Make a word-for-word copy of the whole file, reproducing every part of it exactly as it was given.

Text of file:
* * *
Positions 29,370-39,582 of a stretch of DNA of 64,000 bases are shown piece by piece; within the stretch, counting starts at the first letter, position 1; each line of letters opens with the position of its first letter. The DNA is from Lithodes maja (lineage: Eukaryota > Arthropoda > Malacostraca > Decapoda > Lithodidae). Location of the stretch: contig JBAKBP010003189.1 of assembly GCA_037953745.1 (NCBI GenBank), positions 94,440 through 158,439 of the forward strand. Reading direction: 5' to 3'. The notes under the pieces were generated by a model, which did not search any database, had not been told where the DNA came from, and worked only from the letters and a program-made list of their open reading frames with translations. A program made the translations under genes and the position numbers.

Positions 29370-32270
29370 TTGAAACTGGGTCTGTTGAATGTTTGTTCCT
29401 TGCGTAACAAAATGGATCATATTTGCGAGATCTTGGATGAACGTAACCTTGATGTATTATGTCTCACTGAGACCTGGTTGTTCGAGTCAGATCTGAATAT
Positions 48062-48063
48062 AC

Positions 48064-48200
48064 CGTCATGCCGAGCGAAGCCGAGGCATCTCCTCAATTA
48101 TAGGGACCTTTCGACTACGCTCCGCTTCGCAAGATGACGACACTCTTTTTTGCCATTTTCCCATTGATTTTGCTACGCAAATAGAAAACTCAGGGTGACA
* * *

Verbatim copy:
Positions 29,370-39,582 of a stretch of DNA of 64,000 bases are shown piece by piece; within the stretch, counting starts at the first letter, position 1; each line of letters opens with the position of its first letter. The DNA is from Lithodes maja (lineage: Eukaryota > Arthropoda > Malacostraca > Decapoda > Lithodidae). Location of the stretch: contig JBAKBP010003189.1 of assembly GCA_037953745.1 (NCBI GenBank), positions 94,440 through 158,439 of the forward strand. Reading direction: 5' to 3'. The notes under the pieces were generated by a model, which did not search any database, had not been told where the DNA came from, and worked only from the letters and a program-made list of their open reading frames with translations. A program made the translations under genes and the position numbers.

Positions 29370-32270
29370 TTGAAACTGGGTCTGTTGAATGTTTGTTCCT
29401 TGCGTAACAAAATGGATCATATTTGCGAGATCTTGGATGAACGTAACCTTGATGTATTATGTCTCACTGAGACCTGGTTGTTCGAGTCAGATCTGAATAT
Positions 48062-48063
48062 AC

Positions 48064-48200
48064 CGTCATGCCGAGCGAAGCCGAGGCATCTCCTCAATTA
48101 TAGGGACCTTTCGACTACGCTCCGCTTCGCAAGATGACGACACTCTTTTTTGCCATTTTCCCATTGATTTTGCTACGCAAATAGAAAACTCAGGGTGACA